Iggy Azalea's Ghostwriter Claims He Wrote "Fancy"

Iggy Azalea may have found herself at the centre of yet another controversy.

In a startling admission, the rapper Skeme has claimed responsibility for penning the “Trouble” star’s biggest hit. Although rumors of ghostwriting have been floating about for a while (principally since Iggy’s objectively terrible attempt at free-styling hit the net) this is the first piece of ‘evidence’ we’ve received which indicates that the troubled Australian star doesn’t write her own rhymes.

Get all the tea below:

On yesterday’s ‘Sway in the Morning’, Skeme (real name Lonnie Kimble) was questioned by the host about claims that he’d ghostwritten Iggy’s biggest hit and breakout track, “Fancy”.

The host begins, “I tell you what I heard… There’s a song that became popular in 2014, one of the most popular songs on radio, that I heard you penned… Female artist, with a female singing in the hook, who’s from overseas… Does it rhyme with Wiggy?” Before coming straight out with, “Yo, I heard you wrote Fancy.”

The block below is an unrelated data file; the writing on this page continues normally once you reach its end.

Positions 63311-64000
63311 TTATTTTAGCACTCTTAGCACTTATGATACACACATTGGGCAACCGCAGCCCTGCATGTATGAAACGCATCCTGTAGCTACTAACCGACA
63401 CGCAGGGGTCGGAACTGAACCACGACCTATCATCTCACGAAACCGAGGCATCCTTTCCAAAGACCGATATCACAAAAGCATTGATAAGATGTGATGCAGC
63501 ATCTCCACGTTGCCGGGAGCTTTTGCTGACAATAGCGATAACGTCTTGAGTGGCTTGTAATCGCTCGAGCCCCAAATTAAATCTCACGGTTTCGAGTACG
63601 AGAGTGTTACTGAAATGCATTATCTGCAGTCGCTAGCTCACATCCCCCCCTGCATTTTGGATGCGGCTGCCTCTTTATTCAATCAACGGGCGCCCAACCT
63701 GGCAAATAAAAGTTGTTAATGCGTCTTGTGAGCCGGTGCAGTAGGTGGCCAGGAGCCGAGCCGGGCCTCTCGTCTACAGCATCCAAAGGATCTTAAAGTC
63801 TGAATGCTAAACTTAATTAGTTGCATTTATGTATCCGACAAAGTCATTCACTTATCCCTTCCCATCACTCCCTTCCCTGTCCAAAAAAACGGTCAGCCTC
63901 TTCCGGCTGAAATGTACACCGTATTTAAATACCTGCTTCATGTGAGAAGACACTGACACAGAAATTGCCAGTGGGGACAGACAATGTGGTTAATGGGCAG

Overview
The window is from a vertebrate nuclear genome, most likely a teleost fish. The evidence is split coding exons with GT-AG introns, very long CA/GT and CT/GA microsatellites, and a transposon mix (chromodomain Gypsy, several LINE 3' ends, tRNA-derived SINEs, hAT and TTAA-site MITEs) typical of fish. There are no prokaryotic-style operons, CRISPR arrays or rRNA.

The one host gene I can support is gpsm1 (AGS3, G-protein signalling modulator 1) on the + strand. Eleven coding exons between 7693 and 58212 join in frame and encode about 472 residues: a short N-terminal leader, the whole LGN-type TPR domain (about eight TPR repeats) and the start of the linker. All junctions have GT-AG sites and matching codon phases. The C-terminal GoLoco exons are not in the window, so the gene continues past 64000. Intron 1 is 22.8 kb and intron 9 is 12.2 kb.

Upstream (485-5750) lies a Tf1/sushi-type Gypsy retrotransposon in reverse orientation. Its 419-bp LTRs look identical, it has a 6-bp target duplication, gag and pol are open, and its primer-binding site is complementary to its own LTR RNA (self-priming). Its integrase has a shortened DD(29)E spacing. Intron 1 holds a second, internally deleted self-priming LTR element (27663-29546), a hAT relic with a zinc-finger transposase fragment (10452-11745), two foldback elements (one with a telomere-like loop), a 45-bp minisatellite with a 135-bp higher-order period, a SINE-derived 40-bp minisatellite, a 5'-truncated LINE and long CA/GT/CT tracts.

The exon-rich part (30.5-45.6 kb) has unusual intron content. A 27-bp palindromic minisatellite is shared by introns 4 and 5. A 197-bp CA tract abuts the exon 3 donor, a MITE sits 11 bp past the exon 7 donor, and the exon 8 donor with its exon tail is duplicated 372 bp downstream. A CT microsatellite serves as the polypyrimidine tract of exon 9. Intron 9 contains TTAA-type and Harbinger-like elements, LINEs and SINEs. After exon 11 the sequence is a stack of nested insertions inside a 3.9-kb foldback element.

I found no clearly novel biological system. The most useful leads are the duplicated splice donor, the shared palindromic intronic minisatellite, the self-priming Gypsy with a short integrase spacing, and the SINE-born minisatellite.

To which Skeme replied, “Yeah, we had something to do with it” and went on to breakdown which parts of “Fancy” he did and did not write.


He took to Twitter today to deny it.

The idea that Iggy Azalea may have a team of ghost writers penning her raps is nothing new and speculation has been increasing for a number of months now, following a general turn in public opinion that seems to have branded Iggy inauthentic. Whilst there’s no doubt that there may be truth to all this rumor, Skeme’s claims seem suspicious.

Firstly, it’s a widely known fact that almost all ghost writers sign an NDA (non-disclosure agreement) upon collecting a cheque for their lyrics. An NDA legally prohibits the signed from discussing what’s contained in the NDA and can lead to serious consequences – in this case, most likely the return of any cash that Skeme picked up from his undercover writing job.

Secondly, regardless of whether or not Skeme signed an NDA or whether Team Iggy will enforce the terms of any contract they exacted, if you genuinely are a ghost writer, taking responsibility for your side projects is a pretty dumb thing to do, largely because it means you’re extremely unlikely to ever pick up a ghost writing gig again.

On the other hand, if you’ve never ghostwritten and have no intention of starting, telling people you wrote one of the biggest hits of last year might not be the worst idea in the world. Frankly, Skeme, who has yet to be overtly involved in any track which has charted on the Hot 100, could use the publicity.

Check out the video here and let us know what you think:

The idea that Iggy Azalea uses a ghost writer is likely enough but the idea that it’s this guy? Not convincing.